Macho - curious on your thoughts about where our auto industry is now headed.  Millions of dollars invested switching mfg lines to accommodate hybrid and smaller vehicle designs.  With the commodity bubble popping, oil around $60/barrel, and public's lack of attention span, do you think we have killed our auto business?

Will the demand still be there when gas goes below $2.50 and the immediate cost threat not in the public's face?

"The power to tax is the power to destroy" - John Marshall

The concern raised by Republicans about a monolithic and one-sided monopoly of Democrats in the executive and legislative branches is one that normally I would endorse.  The history of the past 14 years, however, tilts me in a different direction for a number of reasons:

1)  Ever since Gingrich's "contract with America" in 1994 and until 2006, the GOP has had a stranglehold on Congress and - for most of that time - on the executive branch in the form of Cheney and Bush (in that order).  In that time they have let loose the dogs of deregulation that have led to the current crisis.

2)  There are those that say the worst problems have arisen in the last two years and have attempted to lay blame at the feet of the Democrats.  While I make no excuses for the Dem's waffling on a number of issues, it is disingenuous to suppose that they have had the time or ability to effect any real change, especially in the face of constant GOP filibustering.  The current crisis is the result not of two years of Democratic rule but of 28 years (since Reagan) of philosophical dominance of the GOP freewheeling approach to our markets.  Money that goes to the captains of industry tends to stay there unless outside forces intervene.  Simply put, trickle-down does not work and has failed us miserably.

3)  It is true that the ratings given by the public to Congress are even lower than the abysmally low ratings "enjoyed" by Bush.  It is easy to understand these ratings when you recognize that Congress has been in gridlock for far too long.  The simplest way to improve this situation is to ease the gridlock.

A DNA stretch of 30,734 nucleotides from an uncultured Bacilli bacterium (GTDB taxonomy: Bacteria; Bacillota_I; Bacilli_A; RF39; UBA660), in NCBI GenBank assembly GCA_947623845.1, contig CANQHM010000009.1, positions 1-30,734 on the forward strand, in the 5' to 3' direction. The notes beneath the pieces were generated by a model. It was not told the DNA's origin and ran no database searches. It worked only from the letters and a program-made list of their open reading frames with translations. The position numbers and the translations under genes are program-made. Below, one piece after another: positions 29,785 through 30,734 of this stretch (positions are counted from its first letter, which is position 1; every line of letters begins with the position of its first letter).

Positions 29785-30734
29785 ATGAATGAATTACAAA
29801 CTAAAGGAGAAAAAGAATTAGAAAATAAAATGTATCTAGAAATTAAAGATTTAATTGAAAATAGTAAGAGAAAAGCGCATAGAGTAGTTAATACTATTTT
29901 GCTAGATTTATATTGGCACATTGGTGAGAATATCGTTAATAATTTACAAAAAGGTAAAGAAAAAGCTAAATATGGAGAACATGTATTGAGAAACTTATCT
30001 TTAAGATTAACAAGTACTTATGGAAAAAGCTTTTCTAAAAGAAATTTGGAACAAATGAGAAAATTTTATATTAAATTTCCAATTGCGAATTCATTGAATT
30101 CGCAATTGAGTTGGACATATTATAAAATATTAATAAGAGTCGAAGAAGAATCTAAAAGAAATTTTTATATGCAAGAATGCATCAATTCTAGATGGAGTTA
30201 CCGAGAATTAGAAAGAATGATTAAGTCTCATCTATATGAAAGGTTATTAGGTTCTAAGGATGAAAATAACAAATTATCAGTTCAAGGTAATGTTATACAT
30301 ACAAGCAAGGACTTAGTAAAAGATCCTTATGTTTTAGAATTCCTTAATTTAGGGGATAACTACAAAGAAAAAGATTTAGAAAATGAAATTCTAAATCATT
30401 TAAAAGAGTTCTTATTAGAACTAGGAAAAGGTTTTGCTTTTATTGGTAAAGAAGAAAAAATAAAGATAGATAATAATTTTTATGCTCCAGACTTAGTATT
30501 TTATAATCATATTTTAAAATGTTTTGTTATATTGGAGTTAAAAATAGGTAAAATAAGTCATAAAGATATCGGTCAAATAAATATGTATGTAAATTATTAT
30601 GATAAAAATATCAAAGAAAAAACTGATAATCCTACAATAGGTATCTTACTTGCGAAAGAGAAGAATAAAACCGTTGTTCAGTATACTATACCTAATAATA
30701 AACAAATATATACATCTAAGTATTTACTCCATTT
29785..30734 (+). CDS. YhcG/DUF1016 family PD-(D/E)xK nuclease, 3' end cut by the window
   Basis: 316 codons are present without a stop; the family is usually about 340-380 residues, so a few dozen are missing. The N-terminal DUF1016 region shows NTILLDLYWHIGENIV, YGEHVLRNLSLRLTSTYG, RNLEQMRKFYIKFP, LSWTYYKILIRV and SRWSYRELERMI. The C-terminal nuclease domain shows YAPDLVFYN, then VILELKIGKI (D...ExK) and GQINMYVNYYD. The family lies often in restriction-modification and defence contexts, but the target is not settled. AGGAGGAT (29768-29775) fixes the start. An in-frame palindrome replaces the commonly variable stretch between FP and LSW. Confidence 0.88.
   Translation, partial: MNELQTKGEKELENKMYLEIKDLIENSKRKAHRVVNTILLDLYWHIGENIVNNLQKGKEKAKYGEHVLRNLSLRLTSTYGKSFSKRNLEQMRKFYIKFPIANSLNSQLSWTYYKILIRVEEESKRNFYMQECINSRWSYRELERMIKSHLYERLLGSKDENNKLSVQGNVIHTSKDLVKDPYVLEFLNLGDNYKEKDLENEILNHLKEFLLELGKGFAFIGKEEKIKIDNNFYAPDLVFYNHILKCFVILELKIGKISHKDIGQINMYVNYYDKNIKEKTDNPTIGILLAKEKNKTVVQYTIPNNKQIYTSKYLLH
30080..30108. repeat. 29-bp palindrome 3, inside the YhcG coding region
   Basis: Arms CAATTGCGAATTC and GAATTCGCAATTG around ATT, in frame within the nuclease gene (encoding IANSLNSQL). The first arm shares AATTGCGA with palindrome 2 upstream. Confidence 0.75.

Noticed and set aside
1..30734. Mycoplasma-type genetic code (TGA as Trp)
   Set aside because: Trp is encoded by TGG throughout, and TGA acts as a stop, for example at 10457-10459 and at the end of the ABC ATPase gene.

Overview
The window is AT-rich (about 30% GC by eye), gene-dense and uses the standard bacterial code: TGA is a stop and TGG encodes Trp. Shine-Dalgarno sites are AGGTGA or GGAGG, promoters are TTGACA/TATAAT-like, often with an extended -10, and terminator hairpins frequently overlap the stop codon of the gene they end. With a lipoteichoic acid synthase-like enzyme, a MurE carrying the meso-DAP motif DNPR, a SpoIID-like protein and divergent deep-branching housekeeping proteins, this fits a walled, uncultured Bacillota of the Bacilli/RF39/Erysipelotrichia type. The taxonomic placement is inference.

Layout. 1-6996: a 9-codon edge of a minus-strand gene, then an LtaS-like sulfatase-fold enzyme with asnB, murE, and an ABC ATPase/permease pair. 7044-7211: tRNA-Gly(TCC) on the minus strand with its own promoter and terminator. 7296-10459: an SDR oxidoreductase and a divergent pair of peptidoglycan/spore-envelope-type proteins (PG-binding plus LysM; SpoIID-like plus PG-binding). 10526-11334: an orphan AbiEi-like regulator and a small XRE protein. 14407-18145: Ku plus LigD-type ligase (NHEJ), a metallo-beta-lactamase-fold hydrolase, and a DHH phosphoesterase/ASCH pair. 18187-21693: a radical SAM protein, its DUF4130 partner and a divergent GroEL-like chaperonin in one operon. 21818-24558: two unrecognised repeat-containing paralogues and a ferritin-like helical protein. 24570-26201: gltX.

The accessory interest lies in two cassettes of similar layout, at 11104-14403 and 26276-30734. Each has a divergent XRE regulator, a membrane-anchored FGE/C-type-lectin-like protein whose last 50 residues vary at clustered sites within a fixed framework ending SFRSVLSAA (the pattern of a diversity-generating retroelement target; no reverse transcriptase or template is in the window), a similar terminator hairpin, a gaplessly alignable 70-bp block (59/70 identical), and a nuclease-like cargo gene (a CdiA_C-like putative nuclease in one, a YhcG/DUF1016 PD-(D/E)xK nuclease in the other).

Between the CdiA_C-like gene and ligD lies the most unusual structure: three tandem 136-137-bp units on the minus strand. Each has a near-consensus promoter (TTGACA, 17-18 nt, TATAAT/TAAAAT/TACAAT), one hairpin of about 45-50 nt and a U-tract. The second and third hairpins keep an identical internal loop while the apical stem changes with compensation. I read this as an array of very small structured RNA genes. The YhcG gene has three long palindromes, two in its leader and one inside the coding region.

4)  As a fiscal conservative, I am appalled at how things have devolved in regard to the "rescue" or "bailout" (depending on one's perspective), but I recognize that  a consistent and consensus-based approach to solving the problem relies on a no-gridlock Congress.  Neither Obama nor McCain has a clear-cut approach to meaningful solutions, but at least Obama has studied the problem and returned with useful suggestions, while - until recently - McCain freely admitted his weakness on economics.  His subsequent waffling on solutions has alienated me (and apparently many other fiscal conservatives) from his candidacy.

5)  Obama may be "liberal", but the claim that he is the "the most liberal" member of the Senate is unfounded and untrue.  A review of the average ratings by the liberal groups places him solidly in the middle: 42nd of 100 senators.  The conservative average ratings put him at 34th, not 1st.  That said, it is not unduly optimistic to assume that he will tack to the center on fiscal matters, especially given that any other approach is doomed to filibuster and probably failure.  Assuming he enters office with the mandate of a significant majority, he will have the gravitas to pull the more liberal lawmakers in a centrist direction.

6)  A heavily Democratic weight in Washington has its dangers, but certainly no more so than we've seen with Republican dominance.  As long as Dem's remain sensible and aim at the center, they will offer much more hope and solutions than the divisiveness that has exemplefied the GOP rule. 

Should Democrats treat a mandate as a shift to unfettered liberalism, they will fail, and I will be first to condemn them.  Should they follow the direction of Obama, however, and seek to find the bipartisan middle road, they will have justified our support of them this year.

-Douglas McGaw

Emporia, KS

dbmcgaw@sbcglobal.net

Thanks for the thoughtful post, I absolutely agree with you.

Another consideration that hasn't been mentioned is the strong rightward pull of recent years, so much so that today's "liberal" is more closely aligned with yesterday's "moderate."

To those who have friends and family members that still believe Obama is "the most liberal" in the Senate, I suggest using the same method I've used on my own - visit National Journal to review the "analysis that used 99 key Senate votes, selected by NJ" and ask their views on those votes - turns out my "conservative" sister is more liberal than the "most liberal senator."

Well stated, Doug.   Your closing statements were the exact thoughts in my mind when I voted Obama/Biden two days ago.  I never thought I'd feel so satisfied after voting for a Democrat.  After 20 years of largely unapologetic straight-party GOP voting, this year carries a strange new sensation of freedom.